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This saint is in the church of England calendar and the almanacs.

Clement was a follower and coadjutor of the apostle Paul, who, writing to the Philippians, (iv. 3.) requires them to be mindful of the flock and their teachers, and distinguishes Clement by name— “help those women which laboured with me in the gospel, and with Clement also, and with other my fellow-labourers.” The Romish writers contend for the direct papal succession from the apostles, and call Clement a pope; but in the uninterrupted succession they claim for the pontiffs of their hierarchy, they fail in establishing as indisputable whether he was the first, second, or third pope; the name itself was not devised until centuries afterwards. Some of them say he was martyred, others contend that he died a natural death. The advocates for his martyrdom assign him an anchor as a symbol of distinction, because they allege that he was thrown into the sea with an anchor about his neck. It is further alleged that two of his disciples desirous of recovering his remains, assembled a multitude and prayed for the discovery, and, as usual, there was a miracle. “Immediately the sea retired for the space of three miles, or a league, in such sort that they could go into it for all that space as upon the dry land; and they found in it a chapel, or little church, made by the hands of angels; and within the church a chest of stone, in which was the body of St. Clement, and by it the anchor with which he had been cast into the sea. This miracle did not happen only that year in which the holy pope died, but it happened also every year, and the sea retired itself three miles, as was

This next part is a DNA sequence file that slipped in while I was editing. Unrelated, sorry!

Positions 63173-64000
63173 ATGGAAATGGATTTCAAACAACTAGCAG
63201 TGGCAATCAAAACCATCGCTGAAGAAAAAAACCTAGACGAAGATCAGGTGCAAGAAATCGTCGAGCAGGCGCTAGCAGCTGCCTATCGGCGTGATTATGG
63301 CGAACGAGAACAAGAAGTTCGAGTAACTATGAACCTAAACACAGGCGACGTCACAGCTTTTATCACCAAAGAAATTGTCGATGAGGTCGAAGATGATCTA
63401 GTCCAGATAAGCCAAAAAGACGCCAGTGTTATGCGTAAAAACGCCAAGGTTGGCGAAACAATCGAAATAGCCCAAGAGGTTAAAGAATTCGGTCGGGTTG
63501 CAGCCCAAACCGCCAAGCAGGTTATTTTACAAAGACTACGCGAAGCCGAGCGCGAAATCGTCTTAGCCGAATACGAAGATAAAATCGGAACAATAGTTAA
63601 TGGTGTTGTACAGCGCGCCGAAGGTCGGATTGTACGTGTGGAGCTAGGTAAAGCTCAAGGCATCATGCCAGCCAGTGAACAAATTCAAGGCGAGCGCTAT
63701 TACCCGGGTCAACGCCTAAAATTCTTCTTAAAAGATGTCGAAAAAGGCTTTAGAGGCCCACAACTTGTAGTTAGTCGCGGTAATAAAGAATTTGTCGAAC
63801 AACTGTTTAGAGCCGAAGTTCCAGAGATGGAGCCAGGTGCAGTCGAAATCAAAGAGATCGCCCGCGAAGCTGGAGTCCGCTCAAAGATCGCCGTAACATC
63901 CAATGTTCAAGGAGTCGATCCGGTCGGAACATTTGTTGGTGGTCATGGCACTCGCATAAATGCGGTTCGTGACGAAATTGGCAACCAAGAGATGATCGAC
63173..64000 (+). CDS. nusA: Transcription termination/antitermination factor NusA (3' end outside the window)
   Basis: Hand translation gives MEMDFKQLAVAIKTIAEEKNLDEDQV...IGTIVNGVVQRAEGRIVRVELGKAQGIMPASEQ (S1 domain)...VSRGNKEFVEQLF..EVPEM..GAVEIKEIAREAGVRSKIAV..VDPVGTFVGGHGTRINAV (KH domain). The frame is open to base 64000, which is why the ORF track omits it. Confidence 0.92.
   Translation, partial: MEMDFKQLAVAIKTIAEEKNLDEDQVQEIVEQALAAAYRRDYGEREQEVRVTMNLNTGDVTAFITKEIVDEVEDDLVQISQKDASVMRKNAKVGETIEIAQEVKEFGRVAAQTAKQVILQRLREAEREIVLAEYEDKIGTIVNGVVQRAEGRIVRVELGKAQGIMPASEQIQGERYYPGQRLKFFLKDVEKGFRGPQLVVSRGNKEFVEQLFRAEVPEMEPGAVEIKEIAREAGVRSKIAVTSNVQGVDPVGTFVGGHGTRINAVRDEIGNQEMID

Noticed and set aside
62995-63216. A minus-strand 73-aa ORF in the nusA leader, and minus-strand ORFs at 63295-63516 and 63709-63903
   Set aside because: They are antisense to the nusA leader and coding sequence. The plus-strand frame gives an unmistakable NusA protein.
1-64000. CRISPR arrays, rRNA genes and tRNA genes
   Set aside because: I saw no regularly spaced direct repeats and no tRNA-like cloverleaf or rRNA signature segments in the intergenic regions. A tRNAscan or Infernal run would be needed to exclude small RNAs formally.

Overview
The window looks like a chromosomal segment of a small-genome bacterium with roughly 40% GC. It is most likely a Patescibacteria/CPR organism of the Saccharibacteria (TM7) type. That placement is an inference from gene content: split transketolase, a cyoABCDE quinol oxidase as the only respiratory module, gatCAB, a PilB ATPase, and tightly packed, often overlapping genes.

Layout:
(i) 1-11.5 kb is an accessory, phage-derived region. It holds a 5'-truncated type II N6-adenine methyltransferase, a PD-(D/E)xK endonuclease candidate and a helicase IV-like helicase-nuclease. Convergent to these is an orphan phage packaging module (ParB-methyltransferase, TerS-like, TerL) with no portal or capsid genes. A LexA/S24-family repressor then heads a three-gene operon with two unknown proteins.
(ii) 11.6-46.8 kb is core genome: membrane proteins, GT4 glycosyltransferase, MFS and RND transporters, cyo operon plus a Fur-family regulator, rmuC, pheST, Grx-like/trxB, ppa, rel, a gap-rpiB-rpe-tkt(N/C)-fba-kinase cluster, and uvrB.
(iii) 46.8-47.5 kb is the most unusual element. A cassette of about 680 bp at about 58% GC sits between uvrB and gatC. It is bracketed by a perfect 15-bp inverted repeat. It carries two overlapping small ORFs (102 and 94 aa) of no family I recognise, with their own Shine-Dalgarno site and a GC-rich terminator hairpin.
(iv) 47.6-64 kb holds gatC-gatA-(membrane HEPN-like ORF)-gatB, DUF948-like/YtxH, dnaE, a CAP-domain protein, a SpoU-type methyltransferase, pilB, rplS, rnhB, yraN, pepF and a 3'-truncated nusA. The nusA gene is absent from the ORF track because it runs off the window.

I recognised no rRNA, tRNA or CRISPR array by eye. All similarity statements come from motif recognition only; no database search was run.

No. 48.

said, leaving the way dry for seven days, namely, the day of his martyrdom, and the other six following days.” Though “travellers see strange sights,” no modern tourist has related this annual miracle, which is still performed by the sea in the jo of Rome, on the days aforesaid, as duly and truly as the annual liquefaction of the blood of St. Januarius at Naples—“or, if not, why not *" Protestants, in London, are reminded of St. Clement's apocryphal death by his anchor being the weathercock that “turns and turns,” to every wind, on the steeple of the parish church of St. Clement Danes in the Strand. It denotes the efflux of time as a minute-hand upon the clock; it denotes the limits of the parish as a mark upon the boundary stones; it graces the beadles' staves; and on the breasts of the charity children is, in the eyes of the parishioners, “a badge of honour.”